Plymouth Brethren Bad, Shariah Good?

I used to work with a guy who was a member of the Plymouth Brethren. Tom was diligent and polite and had a good sense of humour.

Whilst I had gathered his denomination held strict views on many things , he never bugged any of us in the large office in Cambridge, UK, and in fact rarely mentioned his religious affiliation, except to justify his disinclination to join those of us who went for a beer after work.


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  • But it seems the Charity Commission for England and Wales takes a dim view of the PB, as LSN reports this week.

The Commission refused charitable status to the evangelical minority creed, on the gob-smacking grounds that they are “not necessarily for the public good”.

Speaking to a Parliamentary Committee at Westminster, a PB spokesman said that their distribution of Bibles, street preaching, and visiting the sick in hospital, more than qualifies them for charitable status under the “advancement of religion” clauses.

MPs on the Public Administration Select Committee became interested when they came across a letter in which the Commission claims that the PB rule of only giving Holy Communion to full members means that their services are not open to all, a charge which the Brethren deny. The Brethren say that their public services are offered to everyone regardless of religious affiliation.


Quite so!

Some churches give communion to anyone who wanders in, others do not. It’s up to them, and surely doesn’t stop them engaging in general acts of Christian charity!

As LSN notes, the Catholics have communion rules similar to the PB’s, but presumably because there are millions of Catholics in the UK, as opposed to a mere 16,000 PBs, the Charity Commission decided to bully the little denomination and lay off the big one that could fight back.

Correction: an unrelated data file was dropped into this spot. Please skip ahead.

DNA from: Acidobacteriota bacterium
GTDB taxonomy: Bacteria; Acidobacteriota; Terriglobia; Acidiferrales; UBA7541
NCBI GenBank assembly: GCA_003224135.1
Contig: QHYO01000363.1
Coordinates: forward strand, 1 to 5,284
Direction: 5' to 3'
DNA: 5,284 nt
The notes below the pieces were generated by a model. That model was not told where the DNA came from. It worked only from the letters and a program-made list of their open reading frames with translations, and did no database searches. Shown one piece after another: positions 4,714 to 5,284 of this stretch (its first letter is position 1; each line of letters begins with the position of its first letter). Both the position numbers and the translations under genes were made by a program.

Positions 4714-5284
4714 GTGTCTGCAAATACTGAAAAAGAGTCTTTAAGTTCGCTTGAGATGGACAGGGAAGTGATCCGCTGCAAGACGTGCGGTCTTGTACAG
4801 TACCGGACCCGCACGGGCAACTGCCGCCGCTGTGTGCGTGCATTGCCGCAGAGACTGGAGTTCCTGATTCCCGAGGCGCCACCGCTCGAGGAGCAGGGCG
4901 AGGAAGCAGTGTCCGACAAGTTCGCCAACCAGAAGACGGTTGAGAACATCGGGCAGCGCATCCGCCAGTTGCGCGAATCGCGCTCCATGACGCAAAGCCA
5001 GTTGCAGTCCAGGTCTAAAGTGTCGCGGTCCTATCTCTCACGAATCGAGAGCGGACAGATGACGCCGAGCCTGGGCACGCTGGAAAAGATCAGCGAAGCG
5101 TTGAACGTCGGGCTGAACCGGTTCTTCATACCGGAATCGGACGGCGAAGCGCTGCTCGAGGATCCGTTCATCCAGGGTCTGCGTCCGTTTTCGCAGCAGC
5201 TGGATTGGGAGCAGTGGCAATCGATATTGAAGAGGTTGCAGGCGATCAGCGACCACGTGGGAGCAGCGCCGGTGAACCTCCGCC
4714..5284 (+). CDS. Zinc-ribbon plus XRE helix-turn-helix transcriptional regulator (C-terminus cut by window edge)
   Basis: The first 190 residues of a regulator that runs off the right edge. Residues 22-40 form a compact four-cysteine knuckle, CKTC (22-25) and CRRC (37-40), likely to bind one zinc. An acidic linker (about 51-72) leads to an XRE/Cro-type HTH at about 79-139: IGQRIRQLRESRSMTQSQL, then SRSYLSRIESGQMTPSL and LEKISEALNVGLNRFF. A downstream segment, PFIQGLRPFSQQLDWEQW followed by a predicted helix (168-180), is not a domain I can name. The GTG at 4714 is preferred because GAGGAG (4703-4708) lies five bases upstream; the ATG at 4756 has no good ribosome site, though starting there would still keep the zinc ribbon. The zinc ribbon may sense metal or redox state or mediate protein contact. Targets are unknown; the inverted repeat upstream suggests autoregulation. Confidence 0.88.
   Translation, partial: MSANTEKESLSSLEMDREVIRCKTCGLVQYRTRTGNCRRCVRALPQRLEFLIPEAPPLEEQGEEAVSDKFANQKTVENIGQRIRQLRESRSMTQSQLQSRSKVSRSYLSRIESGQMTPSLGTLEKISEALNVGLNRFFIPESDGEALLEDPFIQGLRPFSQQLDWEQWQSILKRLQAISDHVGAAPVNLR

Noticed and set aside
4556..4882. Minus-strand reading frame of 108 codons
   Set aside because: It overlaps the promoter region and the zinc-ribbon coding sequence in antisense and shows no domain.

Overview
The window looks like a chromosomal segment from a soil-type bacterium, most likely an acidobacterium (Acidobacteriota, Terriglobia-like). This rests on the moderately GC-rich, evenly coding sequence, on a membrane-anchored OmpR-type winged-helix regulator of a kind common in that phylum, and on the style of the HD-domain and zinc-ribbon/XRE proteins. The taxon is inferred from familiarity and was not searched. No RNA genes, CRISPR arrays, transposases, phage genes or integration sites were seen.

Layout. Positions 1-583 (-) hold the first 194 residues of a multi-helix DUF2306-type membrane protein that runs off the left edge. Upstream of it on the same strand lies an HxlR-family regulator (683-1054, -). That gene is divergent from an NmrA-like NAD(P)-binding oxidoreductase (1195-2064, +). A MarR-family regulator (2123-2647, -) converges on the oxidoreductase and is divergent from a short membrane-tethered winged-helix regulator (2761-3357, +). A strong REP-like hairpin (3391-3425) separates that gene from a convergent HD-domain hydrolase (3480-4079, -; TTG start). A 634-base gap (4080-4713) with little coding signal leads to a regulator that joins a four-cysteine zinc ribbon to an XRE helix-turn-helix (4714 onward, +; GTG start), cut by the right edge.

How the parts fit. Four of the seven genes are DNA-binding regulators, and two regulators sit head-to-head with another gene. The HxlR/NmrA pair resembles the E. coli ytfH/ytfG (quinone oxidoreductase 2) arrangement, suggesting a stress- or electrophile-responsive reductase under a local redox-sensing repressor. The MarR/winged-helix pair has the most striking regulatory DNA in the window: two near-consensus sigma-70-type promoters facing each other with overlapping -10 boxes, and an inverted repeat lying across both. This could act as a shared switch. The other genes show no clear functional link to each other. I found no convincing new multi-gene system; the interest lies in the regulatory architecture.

Miserable bureaucrat rat-bags!

Charles Elphicke MP, who serves on the Select Committee, has denounced the Commission as “anti-religion.”


Charlie Elphicke


“I think they [the Commission] are committed to the suppression of religion and you are the little guys being picked on to start off a whole series of other churches who will follow you there.”

Undoubtedly true, but if they’re going to pick and choose which religions are ‘not necessarily in the public interest,‘ you’d think they might have looked at the numerous mosques which preach openly sexist oppression.

To be fair, the CC has undertaken investigation into mosques with alleged terrorist links,

But the net could be thrown a little wider, surely?

Shariah-freaks expound shariah law, which insists women don’t deserve equal inheritance rights, which orders women but not men to cover their heads every time they walk out their front door, and extends the right to take multiple spouses to men but not to women.

Many sensible Muslims here in Jakarta don’t care for that nonsense, but alas, in the UK, such ante-deluvian attitudes appear to be common. 

Not necessarily in the public interest? Maybe better to say absolutely antithetical to the public interest.

Perhaps that has occurred to Mr.Elphicke, because he put the question, was the Charity Commission “actively trying to suppress religion in the UK, particularly the Christian religion.”

The Brethren are going to try their luck with that European Court of Human Rights, which has repeatedly pandered to terrorists and criminals in its rulings.



Who knows? Will the ECHR intervene to safeguard the rights of a handful of Protestants?. 

It would be a lot better if Britain’s Parliament exercised its sovereign powers by stripping those damnable Commissioners of their powers and indeed abolishing the Commission altogether, since it clearly is abusing those powers and doing so in a very slelctive and amoral way.